Ask most audiophiles and they’ll tell you that loudspeakers work best when there is nothing in front of their mass to obscure the sonic delivery, but they’ll also tell you that grilles are a necessary evil, needed to protect the driver units from any mishap.
This is even more so in the automotive environment, where speaker components have to fight for acreage with other elements and design constraints in a limited space. The midrange driver usually ends up being placed on the lower front end of a door card, where it is most susceptible to a wrongly placed foot during ingress and egress. As such, grille covers serve to protect the unit from physical damage.
Generally, assemblies have their speaker grille incorporated as part of the door card, but more complex designs can need a novel approach in how they are crafted to ensure proper integration with the speaker enclosure. Such is the case with the McLaren Senna and the loudspeaker grille found on its door-mounted speaker enclosure.
The flush housing, which provides visual cover for a two-way speaker that is part of a seven-speaker Bowers & Wilkins sound system available as an option for the car, looks simple enough, but the manner in how it is attached to the rest of the enclosure – which houses a 25 mm diamond dome tweeter and 10 cm Kevlar cone midrange unit packaged in a pre-impregnated CF enclosure on each side – is novel, and patented. The particular highlight is that a Malaysian came up with the design.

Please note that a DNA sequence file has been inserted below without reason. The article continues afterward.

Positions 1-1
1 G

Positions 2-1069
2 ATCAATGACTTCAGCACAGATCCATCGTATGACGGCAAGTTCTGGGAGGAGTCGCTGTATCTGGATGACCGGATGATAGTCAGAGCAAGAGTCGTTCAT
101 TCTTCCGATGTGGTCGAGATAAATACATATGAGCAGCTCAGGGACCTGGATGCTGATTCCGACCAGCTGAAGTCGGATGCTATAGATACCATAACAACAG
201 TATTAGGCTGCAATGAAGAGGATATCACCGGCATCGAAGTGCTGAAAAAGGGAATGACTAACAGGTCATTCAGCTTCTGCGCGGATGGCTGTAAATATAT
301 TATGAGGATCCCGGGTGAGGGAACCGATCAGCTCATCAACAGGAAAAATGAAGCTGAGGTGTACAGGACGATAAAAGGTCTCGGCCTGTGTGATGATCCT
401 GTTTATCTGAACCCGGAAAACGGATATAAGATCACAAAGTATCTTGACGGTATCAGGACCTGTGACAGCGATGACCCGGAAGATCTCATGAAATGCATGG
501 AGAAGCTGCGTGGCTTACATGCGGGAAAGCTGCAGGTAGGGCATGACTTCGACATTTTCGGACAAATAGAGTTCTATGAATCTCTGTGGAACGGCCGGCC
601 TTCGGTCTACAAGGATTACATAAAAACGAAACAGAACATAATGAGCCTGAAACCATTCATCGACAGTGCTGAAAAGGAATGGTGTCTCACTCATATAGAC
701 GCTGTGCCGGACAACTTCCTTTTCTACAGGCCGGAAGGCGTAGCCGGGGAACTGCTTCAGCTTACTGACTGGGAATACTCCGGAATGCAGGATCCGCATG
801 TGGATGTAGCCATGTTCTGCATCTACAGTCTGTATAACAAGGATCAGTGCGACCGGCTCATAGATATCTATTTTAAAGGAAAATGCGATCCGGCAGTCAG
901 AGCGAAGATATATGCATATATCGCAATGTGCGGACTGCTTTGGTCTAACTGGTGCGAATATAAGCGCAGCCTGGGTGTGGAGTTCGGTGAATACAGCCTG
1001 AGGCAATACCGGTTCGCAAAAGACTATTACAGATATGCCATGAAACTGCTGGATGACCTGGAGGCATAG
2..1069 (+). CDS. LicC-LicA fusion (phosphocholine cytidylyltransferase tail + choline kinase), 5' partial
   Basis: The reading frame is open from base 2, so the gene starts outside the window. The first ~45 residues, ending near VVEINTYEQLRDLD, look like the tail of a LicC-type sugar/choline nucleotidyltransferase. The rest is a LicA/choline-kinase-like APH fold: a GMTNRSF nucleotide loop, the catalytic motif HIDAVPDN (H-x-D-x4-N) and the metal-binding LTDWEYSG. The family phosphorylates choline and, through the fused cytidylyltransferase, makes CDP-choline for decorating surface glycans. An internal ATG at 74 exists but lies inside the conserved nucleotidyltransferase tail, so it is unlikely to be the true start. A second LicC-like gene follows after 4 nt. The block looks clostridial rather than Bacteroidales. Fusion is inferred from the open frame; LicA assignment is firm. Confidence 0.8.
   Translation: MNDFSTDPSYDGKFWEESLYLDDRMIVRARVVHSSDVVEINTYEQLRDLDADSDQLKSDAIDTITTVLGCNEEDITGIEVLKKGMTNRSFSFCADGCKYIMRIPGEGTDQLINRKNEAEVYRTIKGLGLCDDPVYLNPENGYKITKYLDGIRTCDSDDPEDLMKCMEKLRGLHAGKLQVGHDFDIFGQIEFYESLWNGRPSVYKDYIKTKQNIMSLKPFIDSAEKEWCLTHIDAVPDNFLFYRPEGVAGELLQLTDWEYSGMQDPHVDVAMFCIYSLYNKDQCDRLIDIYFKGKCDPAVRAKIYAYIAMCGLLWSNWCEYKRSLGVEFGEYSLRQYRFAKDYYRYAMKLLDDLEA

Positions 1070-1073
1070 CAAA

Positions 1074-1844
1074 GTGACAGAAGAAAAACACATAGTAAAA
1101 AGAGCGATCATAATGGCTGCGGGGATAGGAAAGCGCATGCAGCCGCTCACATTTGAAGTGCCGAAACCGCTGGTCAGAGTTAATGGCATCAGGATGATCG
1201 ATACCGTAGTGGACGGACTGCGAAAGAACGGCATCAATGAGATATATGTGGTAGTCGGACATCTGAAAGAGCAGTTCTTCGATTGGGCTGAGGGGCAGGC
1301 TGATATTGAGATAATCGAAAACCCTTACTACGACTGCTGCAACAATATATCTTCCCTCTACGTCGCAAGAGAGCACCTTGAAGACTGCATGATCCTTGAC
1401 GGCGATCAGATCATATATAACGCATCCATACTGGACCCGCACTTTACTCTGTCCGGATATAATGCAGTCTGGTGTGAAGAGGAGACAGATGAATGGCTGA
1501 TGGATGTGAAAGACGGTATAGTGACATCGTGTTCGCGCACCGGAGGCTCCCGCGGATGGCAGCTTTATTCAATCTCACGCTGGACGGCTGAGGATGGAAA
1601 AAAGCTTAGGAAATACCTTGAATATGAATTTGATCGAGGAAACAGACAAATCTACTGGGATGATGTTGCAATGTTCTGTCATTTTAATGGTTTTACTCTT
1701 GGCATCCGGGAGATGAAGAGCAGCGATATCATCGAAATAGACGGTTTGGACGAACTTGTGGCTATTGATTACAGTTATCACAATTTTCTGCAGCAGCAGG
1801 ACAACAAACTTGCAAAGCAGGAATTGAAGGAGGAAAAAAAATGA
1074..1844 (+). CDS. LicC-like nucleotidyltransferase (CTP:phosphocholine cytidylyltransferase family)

The grille, which has a frame made up of carbon-fibre, eschews traditional fasteners and was conceptualised by Ruslin Tamsir. It has what its designer calls an invisible locking feature, which holds the grille in place securely without the need for fasteners.
Ruslin came up with the design when he was working in Garching, Germany as an engineering project leader at Harman Becker Automotive Systems. The patent for the grille design was filed in 2019 through the company and was finally published by the European Patent Office on October 21 last year.
In a Facebook post, the inventor said he was skeptical at the beginning that his invention would not even go through to the patent office. He said that due to the project’s quick timeline, he had about three months to develop the concept without utilising any fasteners.
Ruslin said he failed many times with the prototypes, and was at one point about to give up on the idea and start over by adopting the conventional approach. However, his persistence paid off, and a final design was eventually secured for validation and testing, and the patent is the reward of his hard work.
In his post, Ruslin, who is now back in Malaysia, said the message he was trying to convey was that one should never give-up and always push one’s self to the limit. “You will not succeed without trying and failing, and you will only be able to see your true potential after you succeed,” he wrote. Well done, Ruslin.
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